Workday Nabs Platfora as Big Data Consolidates
Human capital management (HCM) software maker Workday last week bought Platfora, one of the oldest providers of Hadoop-based analytic solutions. The deal showcases both the need for analytic prowess in the enterprise software market, as well as the consolidation that’s to come.
Workday (NYSE: WDAY), which recorded $1.2 billion in revenue last year, says it plans to use San Mateo, California-based Platfora’s technology to bolster its own offerings, which are delivered over the Internet via the software as a service (SaaS) delivery model.
“With the Platfora team and its technology unified within Workday, we will continue enriching the analytics in Workday Financial Management and Workday Human Capital Management so our customers can be even more prepared to tackle business problems and seize opportunities today and into the future,” writes Mike Frandsen, executive vice president of products, support, and delivery, in a Workday blog post.
Platfora’s Big Data Discovery is a Hadoop-based product geared toward helping companies automated many of the steps involved in analyzing big data, from data cleansing and transformation to building models and visualizing results. The company, which entered the market in 2012, had recently begun to replace its core MapReduce technology with Spark.
Now that it’s owned by Workday, it’s unclear what it will mean for Platfora’s customers, which included names like Bank of America, Disney, UnitedHealthGroup, Sears, and J.P. Morgan. “If you are a Platfora customer, you will soon be hearing from our team about the transition and what it means for you,” write Platfora president and CEO Jason Zintak and Ben Werther, the founder and executive chairman, in a Platfora blog post.
The lack of reassuring words from Workday and Platfora suggests that existing customers may not factor into Workday’s plans for the technology.
Dave Mariani, CEO of AtScale, a competitor of Platfora’s that develops an OLAP-for-Hadoop offering, says, as a cloud company, it’s unlikely Workday will want to continue to support an on-premise solution like Platfora’s.
“It doesn’t seem to fit with Workday’s DNA or strategy to continue offering Platfora as a standalone product,” Mariani tells Datanami via email. “I was very surprised to see a SaaS based application company like Workday gobble up an on-premise big data platform company.”
However, Mariani says the acquisition is a positive sign. “There may be a host of other enterprises who value big data analytics as a strategic necessity,” he says. “There may be a realization that the new analytics world is complex and it may be more prudent to buy it rather than risk building it from scratch.”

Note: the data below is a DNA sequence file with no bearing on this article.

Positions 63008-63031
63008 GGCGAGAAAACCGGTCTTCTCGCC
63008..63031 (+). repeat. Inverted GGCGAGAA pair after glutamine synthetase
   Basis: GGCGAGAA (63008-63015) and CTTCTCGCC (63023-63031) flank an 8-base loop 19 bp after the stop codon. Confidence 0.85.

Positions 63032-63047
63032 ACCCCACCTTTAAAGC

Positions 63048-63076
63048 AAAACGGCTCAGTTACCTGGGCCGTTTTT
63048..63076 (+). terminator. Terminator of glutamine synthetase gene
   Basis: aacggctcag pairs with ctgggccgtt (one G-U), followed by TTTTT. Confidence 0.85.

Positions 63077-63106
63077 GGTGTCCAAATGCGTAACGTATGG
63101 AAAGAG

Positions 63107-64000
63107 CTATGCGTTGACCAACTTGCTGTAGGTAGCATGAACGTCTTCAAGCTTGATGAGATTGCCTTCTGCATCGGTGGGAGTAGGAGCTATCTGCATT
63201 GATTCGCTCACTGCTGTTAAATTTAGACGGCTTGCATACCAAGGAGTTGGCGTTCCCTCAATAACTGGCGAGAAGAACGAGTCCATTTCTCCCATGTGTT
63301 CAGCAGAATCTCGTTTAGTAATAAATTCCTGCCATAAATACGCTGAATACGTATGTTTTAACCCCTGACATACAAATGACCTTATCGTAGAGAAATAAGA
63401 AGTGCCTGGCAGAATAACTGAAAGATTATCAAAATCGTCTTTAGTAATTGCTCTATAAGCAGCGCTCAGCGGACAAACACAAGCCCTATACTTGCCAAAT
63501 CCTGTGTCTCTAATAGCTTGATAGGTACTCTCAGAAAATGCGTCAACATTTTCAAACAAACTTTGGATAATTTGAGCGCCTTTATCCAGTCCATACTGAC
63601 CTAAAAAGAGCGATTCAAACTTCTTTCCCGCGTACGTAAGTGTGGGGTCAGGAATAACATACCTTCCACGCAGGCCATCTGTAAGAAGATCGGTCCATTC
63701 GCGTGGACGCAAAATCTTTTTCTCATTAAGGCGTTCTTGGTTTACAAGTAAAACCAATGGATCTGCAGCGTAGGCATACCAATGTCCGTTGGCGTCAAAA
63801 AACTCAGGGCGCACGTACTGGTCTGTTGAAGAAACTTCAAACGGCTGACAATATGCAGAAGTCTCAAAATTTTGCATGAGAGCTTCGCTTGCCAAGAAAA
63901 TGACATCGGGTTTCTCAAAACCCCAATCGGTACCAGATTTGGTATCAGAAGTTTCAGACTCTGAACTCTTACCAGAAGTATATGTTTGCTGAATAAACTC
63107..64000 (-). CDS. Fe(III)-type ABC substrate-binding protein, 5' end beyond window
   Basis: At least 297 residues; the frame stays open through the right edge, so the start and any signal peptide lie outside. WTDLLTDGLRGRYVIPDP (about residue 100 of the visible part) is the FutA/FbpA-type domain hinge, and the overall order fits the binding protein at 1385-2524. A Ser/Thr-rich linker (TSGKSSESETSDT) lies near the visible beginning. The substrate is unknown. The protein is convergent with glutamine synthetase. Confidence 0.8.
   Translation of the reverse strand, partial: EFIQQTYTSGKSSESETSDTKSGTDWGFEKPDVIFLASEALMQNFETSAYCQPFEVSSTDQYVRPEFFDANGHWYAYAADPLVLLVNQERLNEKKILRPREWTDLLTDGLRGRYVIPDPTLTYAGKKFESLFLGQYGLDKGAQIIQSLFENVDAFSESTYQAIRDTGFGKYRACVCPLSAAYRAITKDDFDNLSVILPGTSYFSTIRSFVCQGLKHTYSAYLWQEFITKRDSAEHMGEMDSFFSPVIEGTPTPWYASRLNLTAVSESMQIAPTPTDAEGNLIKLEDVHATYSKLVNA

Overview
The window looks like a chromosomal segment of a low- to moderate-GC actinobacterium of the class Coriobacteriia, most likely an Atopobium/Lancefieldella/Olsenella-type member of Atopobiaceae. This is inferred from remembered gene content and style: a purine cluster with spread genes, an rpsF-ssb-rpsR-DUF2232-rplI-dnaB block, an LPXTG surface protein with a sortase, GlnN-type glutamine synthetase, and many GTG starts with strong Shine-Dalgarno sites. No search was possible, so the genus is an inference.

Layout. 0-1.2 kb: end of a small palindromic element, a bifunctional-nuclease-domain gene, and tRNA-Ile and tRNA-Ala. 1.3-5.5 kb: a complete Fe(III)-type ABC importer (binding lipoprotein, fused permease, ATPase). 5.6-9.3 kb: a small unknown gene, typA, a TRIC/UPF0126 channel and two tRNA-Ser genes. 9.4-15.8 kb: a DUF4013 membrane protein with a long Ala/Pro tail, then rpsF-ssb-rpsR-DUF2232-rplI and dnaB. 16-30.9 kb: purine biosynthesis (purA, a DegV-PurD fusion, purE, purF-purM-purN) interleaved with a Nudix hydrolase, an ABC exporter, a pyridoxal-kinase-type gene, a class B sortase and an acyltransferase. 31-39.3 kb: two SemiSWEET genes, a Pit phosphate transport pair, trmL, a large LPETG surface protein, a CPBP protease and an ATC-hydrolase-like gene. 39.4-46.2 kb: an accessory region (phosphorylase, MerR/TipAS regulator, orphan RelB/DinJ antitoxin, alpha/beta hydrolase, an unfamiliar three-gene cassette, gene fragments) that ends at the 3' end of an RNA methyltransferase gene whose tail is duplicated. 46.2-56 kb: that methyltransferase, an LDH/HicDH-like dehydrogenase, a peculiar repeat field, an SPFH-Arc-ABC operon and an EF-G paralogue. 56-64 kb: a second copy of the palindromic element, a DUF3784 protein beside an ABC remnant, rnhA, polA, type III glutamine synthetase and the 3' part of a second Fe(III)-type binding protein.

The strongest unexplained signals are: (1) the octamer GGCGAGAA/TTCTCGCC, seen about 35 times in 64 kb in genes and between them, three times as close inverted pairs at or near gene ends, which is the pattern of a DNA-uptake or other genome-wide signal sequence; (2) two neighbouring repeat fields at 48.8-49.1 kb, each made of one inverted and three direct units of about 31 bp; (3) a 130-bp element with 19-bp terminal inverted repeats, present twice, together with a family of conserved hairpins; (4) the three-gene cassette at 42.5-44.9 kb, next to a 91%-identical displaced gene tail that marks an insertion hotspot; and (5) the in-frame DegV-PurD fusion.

To be sure, ERP software makers, such as SAP (NYSE: SAP), Oracle (NYSE: ORCL), and Infor are looking to big data analytics to improve their software. While there’s not a lot of improvement that can be made to, say, a general ledger, there are lots of complicated business processes hidden in ERP suites, such as inventory management and pricing optimization, where big data can help.
Platfora recorded a $30 million round of financing late last year, and brought in a total of about $95 million over its five-year run. Werther stepped aside last year to let former SAP executive Zintak run the show, which concluded with selling the business to Workday.
It’s highly possible we’ll see more of these types of deals, especially considering that once-booming venture capital market is slowing a bit —particularly for newer startups—and that the BI and analytics market is becoming increasingly crowded, which is hurting profits for companies like Tableau and Qlik, which was bought by a private equity firm last month.
With a new group of analytics vendors like AtScale, Kyvos Insights, Arcadia Data, and others set to carry the torch of Hadoop, there’s no sense in writing the obituary yet on the big yellow elephant. According to Mariani, Platfora’s acquisition by Workday doesn’t reflect badly on Hadoop.
“It’s clear that we’re witnessing a disruptive transformation in the analytics and BI market,” Mariani says. “From a broader big data market perspective, I think it [the Platfora acquisition] has little to no impact. The momentum of Hadoop is an unstoppable force and the Fortune 1000 is just beginning to get involved.”